Browsing by Subject "ERRORS"

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  • Brugnara, Y.; Auchmann, R.; Broennimann, S.; Allan, R. J.; Auer, I.; Barriendos, M.; Bergstrom, H.; Bhend, J.; Brazdil, R.; Compo, G. P.; Cornes, R. C.; Dominguez-Castro, F.; van Engelen, A. F. V.; Filipiak, J.; Holopainen, J.; Jourdain, S.; Kunz, M.; Luterbacher, J.; Maugeri, M.; Mercalli, L.; Moberg, A.; Mock, C. J.; Pichard, G.; Reznckova, L.; van der Schrier, G.; Slonosky, V.; Ustrnul, Z.; Valente, M. A.; Wypych, A.; Yin, X. (2015)
    The eruption of Mount Tambora (Indonesia) in April 1815 is the largest documented volcanic eruption in history. It is associated with a large global cooling during the following year, felt particularly in parts of Europe and North America, where the year 1816 became known as the "year without a summer". This paper describes an effort made to collect surface meteorological observations from the early instrumental period, with a focus on the years of and immediately following the eruption (1815-1817). Although the collection aimed in particular at pressure observations, correspondent temperature observations were also recovered. Some of the series had already been described in the literature, but a large part of the data, recently digitised from original weather diaries and contemporary magazines and newspapers, is presented here for the first time. The collection puts together more than 50 sub-daily series from land observatories in Europe and North America and from ships in the tropics. The pressure observations have been corrected for temperature and gravity and reduced to mean sea level. Moreover, an additional statistical correction was applied to take into account common error sources in mercury barometers. To assess the reliability of the corrected data set, the variance in the pressure observations is compared with modern climatologies, and single observations are used for synoptic analyses of three case studies in Europe. All raw observations will be made available to the scientific community in the International Surface Pressure Databank.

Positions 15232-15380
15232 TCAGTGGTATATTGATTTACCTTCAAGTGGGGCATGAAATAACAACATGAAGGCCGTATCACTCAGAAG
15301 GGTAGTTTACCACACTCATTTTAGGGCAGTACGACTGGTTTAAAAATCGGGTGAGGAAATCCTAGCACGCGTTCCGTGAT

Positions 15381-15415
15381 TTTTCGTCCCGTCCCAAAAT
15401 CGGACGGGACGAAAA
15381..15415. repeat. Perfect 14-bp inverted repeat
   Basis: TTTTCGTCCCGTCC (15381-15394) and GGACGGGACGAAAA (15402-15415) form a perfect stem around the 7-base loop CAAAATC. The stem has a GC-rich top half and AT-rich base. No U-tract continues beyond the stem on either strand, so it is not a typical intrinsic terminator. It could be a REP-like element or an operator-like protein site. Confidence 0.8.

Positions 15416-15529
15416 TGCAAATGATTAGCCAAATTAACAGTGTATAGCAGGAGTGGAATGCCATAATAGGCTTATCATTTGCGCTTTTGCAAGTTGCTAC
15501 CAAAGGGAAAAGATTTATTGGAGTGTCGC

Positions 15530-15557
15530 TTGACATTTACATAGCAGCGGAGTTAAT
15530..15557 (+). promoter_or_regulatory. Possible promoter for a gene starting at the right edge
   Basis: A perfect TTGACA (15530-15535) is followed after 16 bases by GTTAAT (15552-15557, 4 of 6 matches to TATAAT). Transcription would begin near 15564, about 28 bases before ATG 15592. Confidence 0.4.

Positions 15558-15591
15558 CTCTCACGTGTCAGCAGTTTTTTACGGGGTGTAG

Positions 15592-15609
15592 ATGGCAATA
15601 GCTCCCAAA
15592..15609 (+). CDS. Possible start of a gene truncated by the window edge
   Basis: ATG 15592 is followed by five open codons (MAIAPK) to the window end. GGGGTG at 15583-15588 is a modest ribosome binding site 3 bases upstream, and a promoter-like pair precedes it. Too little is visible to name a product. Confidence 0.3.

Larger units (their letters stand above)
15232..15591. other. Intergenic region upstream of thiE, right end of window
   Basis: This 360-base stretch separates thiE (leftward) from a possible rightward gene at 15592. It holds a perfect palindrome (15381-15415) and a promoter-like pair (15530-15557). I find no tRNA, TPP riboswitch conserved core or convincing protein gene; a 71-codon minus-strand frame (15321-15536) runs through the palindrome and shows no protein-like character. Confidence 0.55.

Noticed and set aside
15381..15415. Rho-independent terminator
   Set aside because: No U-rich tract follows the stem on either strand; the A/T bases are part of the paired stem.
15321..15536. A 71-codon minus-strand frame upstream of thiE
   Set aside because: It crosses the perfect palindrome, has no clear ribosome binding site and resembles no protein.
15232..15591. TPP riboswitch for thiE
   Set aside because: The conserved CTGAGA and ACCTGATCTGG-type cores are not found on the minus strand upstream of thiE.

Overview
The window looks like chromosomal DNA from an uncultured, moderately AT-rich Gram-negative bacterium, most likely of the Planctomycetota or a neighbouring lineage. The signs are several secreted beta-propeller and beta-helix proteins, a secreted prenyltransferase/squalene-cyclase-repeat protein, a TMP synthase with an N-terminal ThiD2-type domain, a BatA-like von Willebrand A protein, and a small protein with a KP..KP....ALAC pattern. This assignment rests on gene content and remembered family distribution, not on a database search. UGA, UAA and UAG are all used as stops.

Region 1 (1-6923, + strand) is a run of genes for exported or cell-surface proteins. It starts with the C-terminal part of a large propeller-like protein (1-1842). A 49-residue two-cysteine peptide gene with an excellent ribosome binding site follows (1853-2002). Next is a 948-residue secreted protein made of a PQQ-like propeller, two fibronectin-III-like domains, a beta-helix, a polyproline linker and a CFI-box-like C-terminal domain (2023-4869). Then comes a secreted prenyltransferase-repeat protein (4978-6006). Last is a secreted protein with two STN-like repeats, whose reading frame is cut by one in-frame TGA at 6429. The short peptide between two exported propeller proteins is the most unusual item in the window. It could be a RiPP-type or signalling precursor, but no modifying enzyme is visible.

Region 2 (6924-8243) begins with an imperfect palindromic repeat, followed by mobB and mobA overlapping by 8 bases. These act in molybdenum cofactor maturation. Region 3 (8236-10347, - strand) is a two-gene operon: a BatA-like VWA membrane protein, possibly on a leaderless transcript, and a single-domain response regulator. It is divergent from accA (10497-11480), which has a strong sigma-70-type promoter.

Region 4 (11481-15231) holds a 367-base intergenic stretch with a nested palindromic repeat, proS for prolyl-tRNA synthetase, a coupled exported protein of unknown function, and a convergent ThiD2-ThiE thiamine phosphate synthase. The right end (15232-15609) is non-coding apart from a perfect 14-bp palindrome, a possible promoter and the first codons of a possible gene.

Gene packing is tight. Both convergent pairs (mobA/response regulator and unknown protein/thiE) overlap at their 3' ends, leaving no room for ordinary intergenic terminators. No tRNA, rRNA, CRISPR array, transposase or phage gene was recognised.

• Gutierrez, Alejandro P.; Bean, Tim P.; Hooper, Chantelle; Stenton, Craig A.; Sanders, Matthew B.; Paley, Richard K.; Rastas, Pasi; Bryrom, Michaela; Matika, Oswald; Houston, Ross D. (2018)
    Ostreid herpesvirus (OsHV) can cause mass mortality events in Pacific oyster aquaculture. While various factors impact on the severity of outbreaks, it is clear that genetic resistance of the host is an important determinant of mortality levels. This raises the possibility of selective breeding strategies to improve the genetic resistance of farmed oyster stocks, thereby contributing to disease control. Traditional selective breeding can be augmented by use of genetic markers, either via marker-assisted or genomic selection. The aim of the current study was to investigate the genetic architecture of resistance to OsHV in Pacific oyster, to identify genomic regions containing putative resistance genes, and to inform the use of genomics to enhance efforts to breed for resistance. To achieve this, a population of approximate to 1,000 juvenile oysters were experimentally challenged with a virulent form of OsHV, with samples taken from mortalities and survivors for genotyping and qPCR measurement of viral load. The samples were genotyped using a recently-developed SNP array, and the genotype data were used to reconstruct the pedigree. Using these pedigree and genotype data, the first high density linkage map was constructed for Pacific oyster, containing 20,353 SNPs mapped to the ten pairs of chromosomes. Genetic parameters for resistance to OsHV were estimated, indicating a significant but low heritability for the binary trait of survival and also for viral load measures (h2 0.12 - 0.25). A genome-wide association study highlighted a region of linkage group 6 containing a significant QTL affecting host resistance. These results are an important step toward identification of genes underlying resistance to OsHV in oyster, and a step toward applying genomic data to enhance selective breeding for disease resistance in oyster aquaculture.
  • Hernandez-Pavon, Julio C.; Makela, Niko; Lehtinen, Henri; Lioumis, Pantelis; Makela, Jyrki P. (2014)
  • Forsell, Sabrina; Kalliala, Ilkka; Halttunen, Mervi; Redman, Charles W. E.; Leeson, Simon; Tropé, Ameli; Moss, Esther; Kyrgiou, Maria; Pyörälä, Eeva; Nieminen, Pekka (2020)